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A quick guide to masks for COVID-19



The novel coronavirus, which causes the disease known as COVID-19, is transmitted by very small particles,  called droplets or aerosols, that can hang in the air. From a cough or a sneeze, these particles can travel up to six feet between people, possibly more, and a recent study found this virus can live in the air for up to three hours. Masks, when properly fitted, can collect these particles and prevent them from being transmitted to others.

If you have symptoms of illness, you can wear a mask to protect others from your germs. Considering the spread of coronavirus, this is encouraged even among well people, as people can transmit this disease even without symptoms, or prior to developing symptoms.

However, a mask is not a silver bullet in stopping the transmission of disease. “The best ways to protect yourself from any disease transmission is to wash your hands for 20 seconds with soap and water, use hand sanitizer when soap and water are not available and do not touch your face,” said Paul Suits, director of infection control at Upstate Medical University. Additionally, “take extra care to disinfect high-touch surfaces in your home and car as well as your cell phone to reduce transmission of disease,” Suits said.

Wearing a mask is not a substitute for these good hygiene practices and social distancing.

Masks are now required in most public places throughout our region.

In some cases of widespread disease, like COVID-19, officials will request or require people to wear a mask when in public as an added precaution to be used in conjunction with good hygiene and social distancing.

There are different kinds of masks:

A surgical mask is standard in hospital operating rooms. It is a flat rectangle made of thin, paperlike material, for one-time use only. This mask fits loosely around your nose, mouth and chin. It is intended to be worn by a health care professional to catch the bacteria from the wearer’s mouth and nose and to protect against contact with any splashes, sprays or splatters. Surgical masks are not designed to protect the wearer from inhaling airborne bacteria or virus particles.

N95 and N99 masks are intended for health care and other professionals exposed to airborne particles. These masks are made of a firm, clothlike filter material certified to block 95% or 99% of all particles and are designed to seal tightly around the mouth and nose. More substantial than a surgical mask, the rounded respirator is shaped like a small bowl to seal to your face, and the filtering action removes tiny particles from the air when you breathe in. “We need to preserve the supply of surgical and N95 masks for our frontline health care workers,” Suits said. Homemade cloth masks do not create more competition for surgical or N95 masks, which are currently in high demand by health care providers.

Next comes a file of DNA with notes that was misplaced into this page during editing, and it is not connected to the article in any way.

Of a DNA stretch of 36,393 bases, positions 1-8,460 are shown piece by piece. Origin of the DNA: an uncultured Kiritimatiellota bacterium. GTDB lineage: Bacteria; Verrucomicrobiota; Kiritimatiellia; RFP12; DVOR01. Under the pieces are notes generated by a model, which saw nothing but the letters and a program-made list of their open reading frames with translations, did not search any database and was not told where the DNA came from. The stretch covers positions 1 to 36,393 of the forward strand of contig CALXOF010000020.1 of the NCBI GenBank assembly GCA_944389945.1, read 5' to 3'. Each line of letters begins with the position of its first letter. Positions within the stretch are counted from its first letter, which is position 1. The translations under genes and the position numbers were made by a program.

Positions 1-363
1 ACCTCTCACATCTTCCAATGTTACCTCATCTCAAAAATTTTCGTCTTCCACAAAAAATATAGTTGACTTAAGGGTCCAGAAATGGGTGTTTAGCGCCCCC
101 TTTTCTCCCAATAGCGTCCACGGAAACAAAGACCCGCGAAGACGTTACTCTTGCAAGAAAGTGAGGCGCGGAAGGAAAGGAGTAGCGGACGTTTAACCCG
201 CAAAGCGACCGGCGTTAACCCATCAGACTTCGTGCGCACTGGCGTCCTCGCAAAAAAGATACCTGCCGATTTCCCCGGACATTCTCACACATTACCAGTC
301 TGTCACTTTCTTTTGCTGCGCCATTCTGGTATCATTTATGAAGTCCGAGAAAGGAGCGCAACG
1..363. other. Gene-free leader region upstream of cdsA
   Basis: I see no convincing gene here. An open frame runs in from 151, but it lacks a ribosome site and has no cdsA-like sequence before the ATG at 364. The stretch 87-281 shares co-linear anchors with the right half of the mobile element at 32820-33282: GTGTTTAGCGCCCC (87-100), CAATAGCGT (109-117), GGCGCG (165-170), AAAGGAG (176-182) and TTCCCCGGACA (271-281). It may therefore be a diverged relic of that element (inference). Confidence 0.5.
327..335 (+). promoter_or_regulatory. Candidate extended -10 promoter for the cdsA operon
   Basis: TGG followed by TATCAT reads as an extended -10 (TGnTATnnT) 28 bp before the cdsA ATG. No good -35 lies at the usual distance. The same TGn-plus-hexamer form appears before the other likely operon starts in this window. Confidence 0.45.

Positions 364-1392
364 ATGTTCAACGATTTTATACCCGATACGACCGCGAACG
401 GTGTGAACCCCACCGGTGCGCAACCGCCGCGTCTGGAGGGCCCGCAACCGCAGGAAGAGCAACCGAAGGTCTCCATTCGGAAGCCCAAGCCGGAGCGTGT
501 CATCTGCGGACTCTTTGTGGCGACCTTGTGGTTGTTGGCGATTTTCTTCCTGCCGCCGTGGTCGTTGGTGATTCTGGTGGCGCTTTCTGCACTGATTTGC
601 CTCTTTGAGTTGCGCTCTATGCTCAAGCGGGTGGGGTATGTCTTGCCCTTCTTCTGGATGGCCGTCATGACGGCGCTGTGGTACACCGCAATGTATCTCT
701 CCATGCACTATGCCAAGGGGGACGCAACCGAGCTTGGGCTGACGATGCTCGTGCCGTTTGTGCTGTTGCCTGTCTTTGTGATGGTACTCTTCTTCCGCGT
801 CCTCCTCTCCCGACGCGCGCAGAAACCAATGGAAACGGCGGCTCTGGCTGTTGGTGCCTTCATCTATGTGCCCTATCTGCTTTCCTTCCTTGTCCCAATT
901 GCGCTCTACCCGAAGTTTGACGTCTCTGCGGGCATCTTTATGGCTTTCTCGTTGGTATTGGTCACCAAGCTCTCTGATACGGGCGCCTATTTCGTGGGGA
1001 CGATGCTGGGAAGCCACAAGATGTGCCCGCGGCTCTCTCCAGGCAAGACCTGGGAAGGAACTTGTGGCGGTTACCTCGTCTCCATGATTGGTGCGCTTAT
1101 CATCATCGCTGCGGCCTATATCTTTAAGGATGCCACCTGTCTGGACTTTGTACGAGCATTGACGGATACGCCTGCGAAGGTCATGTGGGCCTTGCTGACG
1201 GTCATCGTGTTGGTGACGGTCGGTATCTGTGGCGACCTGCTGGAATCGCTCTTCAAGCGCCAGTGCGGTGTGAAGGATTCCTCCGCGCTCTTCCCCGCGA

Homemade cloth masks, bandannas, scarves and other fabric-based coverings are more effective at keeping your germs from others, than from protecting you from others’ germs. “These are not medical-grade protective equipment,” said Suits. But some research indicates a snug-fitting cloth mask could be more effective than covering a cough with your elbow or hand. Additionally, it would keep your germs in your mask until you choose to touch it.

Cloth masks are more effective with thicker fabric and a snug fit to the face covering the nose and mouth. It’s important to wear your mask for the duration of your public outing and to resist the urge to remove or adjust the mask with unsanitized hands. Cloth masks are not appropriate for use in health care settings, as they do not have the same filter efficiency as surgical or N95 masks. If you are employed by, or are a patient or visitor at, any Upstate facility, please leave your homemade mask at home or in the car before entering. “These masks do not offer the same protection as the masks that will be given to you, and your homemade masks may be bringing more germs into a health care facility,” said Suits.

Good mask hygiene

-- Wash your hands with soap and water or use an alcohol-based hand sanitizer that contains at least 60% alcohol before putting on the mask.

-- Cover your nose and mouth with the mask and make sure no gaps exist between it and your face.

-- Avoid touching the mask while using it. Touching the front of your mask, which is exposed to the environment, can defeat the purpose of using it.

-- If you do touch your mask, wash or sanitize your hands immediately. Touching the mask could expose you to possible virus on its outer surface.

-- If you wear glasses, you may find them fogging up even with a snug-fitting mask. Try washing your glasses with soapy water and shake off the excess. Let them air dry or gently dry off the lenses with a soft cloth before putting them back on. The soap should help cut the fog when wearing your mask.

-- Mask or no mask, avoid touching your mouth, nose and eyes. Practice physical distancing to avoid contact with anyone who might be ill or become ill. Because the coronavirus can exist on surfaces, clean and disinfect surfaces daily, including your cell phone.

-- If you are feeling unwell, contact your primary care physician and stay home.